50,000 Jews Reported at Work in German Labor Corps

More than 50,000 Jews have been conscripted into the German Labor Service, working in special units, isolated from the rest of the workers and distinguished by special Jewish badges, according to the report of a trustworthy observer who visited Germany. These laborers represent practically a complete muster of the able-bodied Jewish males of Germany, for today the total Jewish population of the Old Reich is only 160,000, of whom over half are above the age of 55.

The work of the Jewish labor units, this observer declared, is extremely hard. They are engaged in bridge building, rail work, hewing wood in the forests, iron transport and labor in chemical factories and other industries of national importance.

“The Jews are employed in close units and must have no contact with the rest of the laborers,” he reported. “They wear a yellow ribbon and the Shield of David. At first the pay was poor, the Jews receiving a wage even smaller than the Aryans. Today the Jewish authorities have secured for the Jews, at least those in the big cities, an equal rate, that is 72 pfennigs per hour.”

It is Germany’s labor shortage, this observer explained, which first led to the employ of able-bodied Jews and is now largely responsible for preventing their emigration. No permission is given to German Jews to emigrate unless their arrangements are in an advanced state. Prospective emigrants are compelled to do labor service until a week before their actual departure. All Jewish women up to the age of 45, men to the age of 55 and the destitute and those dependent on public assistance up to the age of 70 are subject to labor service.

The war has not brought about a deterioration in the position of the Jews in Germany, this observer declared. While Nazi officialdom and the party have, of course, not abated their hatred of the Jews, the outlook and demeanor of the common people has changed and they no longer believe that the Jews are the sole cause of the world’s misfortunes. Were it otherwise, he declared, the Jews in Germany would have ceased to exist. As it is, they live a strict ghetto existence deprived of all official and open contact with their non-Jewish neighbors.

Though the Jews have food cards they are deprived of the extra rations which frequently mean the most essential foodstuffs, such as milk, cheese and chocolate. But the Jews have received no clothing ration cards and it has not been possible for a Jew to obtain authorization to purchase even a small piece of cloth, the observer declared.

The Jewish authorities consequently opened clothing centers where needy Jews — and 55 per cent of the Jews in the Old Reich are dependent on Jewish communal charity –may obtain clothes for the winter at moderate prices or free. The stock consists mainly of old clothes given to the community in past years by emigrating Jews and also new clothes left behind by recent emigrants who literally were allowed to take nothing more than the clothes they wore.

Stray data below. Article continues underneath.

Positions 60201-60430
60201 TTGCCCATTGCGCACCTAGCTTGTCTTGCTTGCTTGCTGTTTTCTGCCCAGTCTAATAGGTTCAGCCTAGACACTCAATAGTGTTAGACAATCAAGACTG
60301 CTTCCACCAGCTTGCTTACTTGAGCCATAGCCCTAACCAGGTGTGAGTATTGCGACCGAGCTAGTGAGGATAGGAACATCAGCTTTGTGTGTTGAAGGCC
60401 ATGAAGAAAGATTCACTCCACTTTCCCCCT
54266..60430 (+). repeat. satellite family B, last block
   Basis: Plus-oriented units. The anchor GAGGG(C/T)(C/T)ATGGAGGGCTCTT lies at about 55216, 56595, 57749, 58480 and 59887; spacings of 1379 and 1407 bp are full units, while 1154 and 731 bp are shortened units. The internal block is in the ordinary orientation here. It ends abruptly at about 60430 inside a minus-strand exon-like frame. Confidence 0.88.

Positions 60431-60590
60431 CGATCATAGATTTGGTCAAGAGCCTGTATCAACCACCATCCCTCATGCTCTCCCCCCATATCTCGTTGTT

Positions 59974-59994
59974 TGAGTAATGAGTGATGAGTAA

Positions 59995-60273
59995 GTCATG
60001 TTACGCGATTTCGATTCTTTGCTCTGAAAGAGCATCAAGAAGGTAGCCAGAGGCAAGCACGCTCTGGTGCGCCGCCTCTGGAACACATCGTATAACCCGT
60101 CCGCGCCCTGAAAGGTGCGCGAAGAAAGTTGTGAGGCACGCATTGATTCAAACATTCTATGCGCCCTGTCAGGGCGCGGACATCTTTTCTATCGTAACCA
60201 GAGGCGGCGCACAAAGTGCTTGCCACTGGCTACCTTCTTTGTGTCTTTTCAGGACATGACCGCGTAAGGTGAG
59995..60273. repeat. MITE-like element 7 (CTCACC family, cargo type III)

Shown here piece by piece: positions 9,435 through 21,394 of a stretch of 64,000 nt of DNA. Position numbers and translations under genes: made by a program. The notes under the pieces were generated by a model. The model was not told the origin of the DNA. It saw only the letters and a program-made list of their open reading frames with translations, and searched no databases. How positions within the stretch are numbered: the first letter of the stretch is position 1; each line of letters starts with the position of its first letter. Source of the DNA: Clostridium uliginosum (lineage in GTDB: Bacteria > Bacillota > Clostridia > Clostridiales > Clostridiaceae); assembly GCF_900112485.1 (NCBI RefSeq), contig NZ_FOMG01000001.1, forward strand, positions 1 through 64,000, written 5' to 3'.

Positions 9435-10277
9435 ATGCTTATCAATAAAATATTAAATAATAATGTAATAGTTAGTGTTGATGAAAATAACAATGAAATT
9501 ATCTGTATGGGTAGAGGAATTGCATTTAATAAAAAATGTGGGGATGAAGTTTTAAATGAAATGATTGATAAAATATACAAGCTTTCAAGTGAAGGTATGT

So far, this informant said, the Jewish communal organizations have managed to bear the burden of caring for more than half their members because Jewish emigrants have to leave part of their fortunes at the disposal of the Inspector of Taxes and another part to the community as a so-called “emigrants’ levy.”

One result of the war has been serious interference, if not virtual stoppage, of Jewish emigration from the Reich. In the first place, after a protracted fight between the German High Command and the Nazi organs, emigration of “enemy alien” Jews, such as Poles, was forbidden, the Army authorities arguing that these people might be taken off ships by the British and join the ranks of those fighting against Germany.

A second compelling reason was Germany’s urgent need of labor which resulted in the formation of the Jewish labor units.

But the principal reason, according to information obtained from authoritative sources by this informant, was a change in outlook on the Jewish question by the Nazi authorities. From encouraging, and even forcing the emigration of Jews from the Reich by every conceivable means, the Nazi authorities last July began to operate on the assumption that they no longer had to deal only with the question of the Jews in Germany but with the millions of Jews in all the occupied countries and even all Europe, including England.

The Gestapo even let it be known that it had a plan all ready to deal with the European Jewish problem immediately after Hitler had won the war. The plan, which was given publicity in the Italian newspaper, La Stampa, at the time, calls for the deportation of the 4,500,000 Jews of Europe to the island of Madagascar, which is big enough, according to the Gestapo, to hold them all and is sufficiently remote from Europe to bar their escape. Here, according to information obtained by this informant, the Jews would be permitted to live their own lives under the direction and supervision of a German Governor General and the S.S. guards.

Meanwhile, a certain amount of emigration continues from Germany, mainly to the United States. Prospective emigrants encounter a great deal of difficulty, particularly if they are able-bodied men. The Jews remaining in Germany live the existence of outlaws cut off from the general stream of events and isolated from contact with the world around them.

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